I’ve received feedback from several enterprise sysadmins and consultants about on-prem costs. Thanks very much! It’s not quite enough to comfortably make some 2020 predictions though…if you haven’t responded yet, please take a moment. It really can help us all.

Now, on to today’s topic. GDPR.

I know, I know. “I got a hundred ‘privacy update’ emails already! I don’t want to hear about GDPR ever again!”

Hopefully this post will come as something of a relief. You may not need to worry about GDPR compliance (yet). Even if you do, Microsoft’s actions make the problem easier to tackle. Let’s see how, and why.

What GDPR Requires

GDPR mandates certain privacy announcements, policies, and rights for the consumer in the European Union. It’s all about the data users generate. Not just banking numbers either—personal information, text about their activities, etc.

Essentially, GDPR says you must:

  1. Tell users what data you’re collecting about them;
  2. Tell them about the sales/marketing campaigns to which they’re agreeing; and
  3. Comply with any request to remove data about them from your systems.

Just an extension of what most responsible businesses already do.

GDPR privacy agreements
“Is this contract compatible with GDPR?” “Uhm…”

Photo by rawpixel on Unsplash

“But we’re not based in the EU,” you might say. Even so, you will need to make sure you’re GDPR compliant if you:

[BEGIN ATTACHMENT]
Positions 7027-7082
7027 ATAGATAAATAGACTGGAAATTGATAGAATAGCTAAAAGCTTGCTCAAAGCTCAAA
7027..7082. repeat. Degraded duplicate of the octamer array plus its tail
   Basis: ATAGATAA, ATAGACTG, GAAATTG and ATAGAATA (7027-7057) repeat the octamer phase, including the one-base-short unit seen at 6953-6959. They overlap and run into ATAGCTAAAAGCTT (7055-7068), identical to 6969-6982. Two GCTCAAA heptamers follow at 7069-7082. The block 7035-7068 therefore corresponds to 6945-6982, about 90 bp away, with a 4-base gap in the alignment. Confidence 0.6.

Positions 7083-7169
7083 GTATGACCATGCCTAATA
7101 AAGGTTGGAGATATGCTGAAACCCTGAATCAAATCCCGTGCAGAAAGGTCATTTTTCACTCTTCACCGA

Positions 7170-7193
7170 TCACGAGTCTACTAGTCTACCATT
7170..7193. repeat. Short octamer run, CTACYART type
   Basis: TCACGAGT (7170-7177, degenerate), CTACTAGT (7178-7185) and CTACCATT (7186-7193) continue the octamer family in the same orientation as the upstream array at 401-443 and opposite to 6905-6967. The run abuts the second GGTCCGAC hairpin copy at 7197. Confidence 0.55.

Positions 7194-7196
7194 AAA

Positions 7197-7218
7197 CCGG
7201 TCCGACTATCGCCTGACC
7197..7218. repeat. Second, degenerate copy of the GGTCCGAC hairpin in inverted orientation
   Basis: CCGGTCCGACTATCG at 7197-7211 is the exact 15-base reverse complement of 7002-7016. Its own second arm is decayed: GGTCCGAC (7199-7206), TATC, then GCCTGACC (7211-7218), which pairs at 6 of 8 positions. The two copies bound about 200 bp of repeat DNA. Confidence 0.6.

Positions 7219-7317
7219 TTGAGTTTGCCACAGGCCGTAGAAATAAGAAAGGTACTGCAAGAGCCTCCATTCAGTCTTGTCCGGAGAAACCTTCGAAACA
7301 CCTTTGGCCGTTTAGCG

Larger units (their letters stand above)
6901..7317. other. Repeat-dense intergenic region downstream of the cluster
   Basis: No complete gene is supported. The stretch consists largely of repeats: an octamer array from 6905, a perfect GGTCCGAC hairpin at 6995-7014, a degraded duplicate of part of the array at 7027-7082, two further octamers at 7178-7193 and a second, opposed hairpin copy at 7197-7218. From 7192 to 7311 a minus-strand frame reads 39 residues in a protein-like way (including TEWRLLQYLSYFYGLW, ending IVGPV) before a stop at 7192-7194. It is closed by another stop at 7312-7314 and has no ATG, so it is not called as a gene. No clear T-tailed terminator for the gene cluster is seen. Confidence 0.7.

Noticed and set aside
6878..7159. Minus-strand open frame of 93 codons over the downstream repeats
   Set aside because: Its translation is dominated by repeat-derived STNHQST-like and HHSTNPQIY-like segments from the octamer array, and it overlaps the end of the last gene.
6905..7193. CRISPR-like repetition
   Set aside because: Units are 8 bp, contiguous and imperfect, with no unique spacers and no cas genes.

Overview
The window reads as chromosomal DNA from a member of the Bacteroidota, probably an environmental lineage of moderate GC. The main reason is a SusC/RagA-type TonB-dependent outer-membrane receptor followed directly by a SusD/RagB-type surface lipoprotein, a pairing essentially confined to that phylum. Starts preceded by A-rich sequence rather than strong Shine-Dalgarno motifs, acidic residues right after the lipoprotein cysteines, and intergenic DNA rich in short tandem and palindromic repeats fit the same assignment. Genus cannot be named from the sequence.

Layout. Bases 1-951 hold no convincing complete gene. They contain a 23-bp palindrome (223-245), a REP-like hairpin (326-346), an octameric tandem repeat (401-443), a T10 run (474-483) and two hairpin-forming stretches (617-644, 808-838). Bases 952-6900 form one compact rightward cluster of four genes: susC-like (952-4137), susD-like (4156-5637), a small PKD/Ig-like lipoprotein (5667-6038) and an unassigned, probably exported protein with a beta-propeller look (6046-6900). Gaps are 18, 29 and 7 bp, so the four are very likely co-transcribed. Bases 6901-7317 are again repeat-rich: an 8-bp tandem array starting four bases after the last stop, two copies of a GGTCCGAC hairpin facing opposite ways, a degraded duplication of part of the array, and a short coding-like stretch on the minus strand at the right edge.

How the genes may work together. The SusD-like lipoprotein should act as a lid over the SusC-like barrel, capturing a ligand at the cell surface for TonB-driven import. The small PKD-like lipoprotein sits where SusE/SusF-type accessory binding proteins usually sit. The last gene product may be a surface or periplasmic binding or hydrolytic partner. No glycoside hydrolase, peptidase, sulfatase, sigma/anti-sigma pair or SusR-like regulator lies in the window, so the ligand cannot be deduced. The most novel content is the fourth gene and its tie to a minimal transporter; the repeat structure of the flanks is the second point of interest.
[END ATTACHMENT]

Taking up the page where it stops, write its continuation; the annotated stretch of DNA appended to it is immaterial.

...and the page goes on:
• Have European offices,
  • Store customer data in the EU, or
  • Have European customers/users.

At this point, if these stipulations apply, I’d expect you’ve already prepared for GDPR compliance. But what about your Microsoft software, like Skype for Business or Teams? Did Microsoft already make them GDPR compliant, or do you have to do anything?

Microsoft and GDPR: A Little Proactivity Goes a Long Way

Skype for Business is not a customer marketing system. Neither is Teams. They’re meant for communications.

However, some companies will use them to communicate with customers, and possibly market to them (say via a customer’s dedicated Teams channel, or Skype Meeting-hosted webinars). If that’s you, and the above requirements apply, then you must comply with GDPR.

Fear not! Microsoft has provided many resources for us. Starting with the GDPR Privacy Center – Microsoft.com. It includes several ebooks, a Compliance Manager tool, and a GDPR Assessment tool.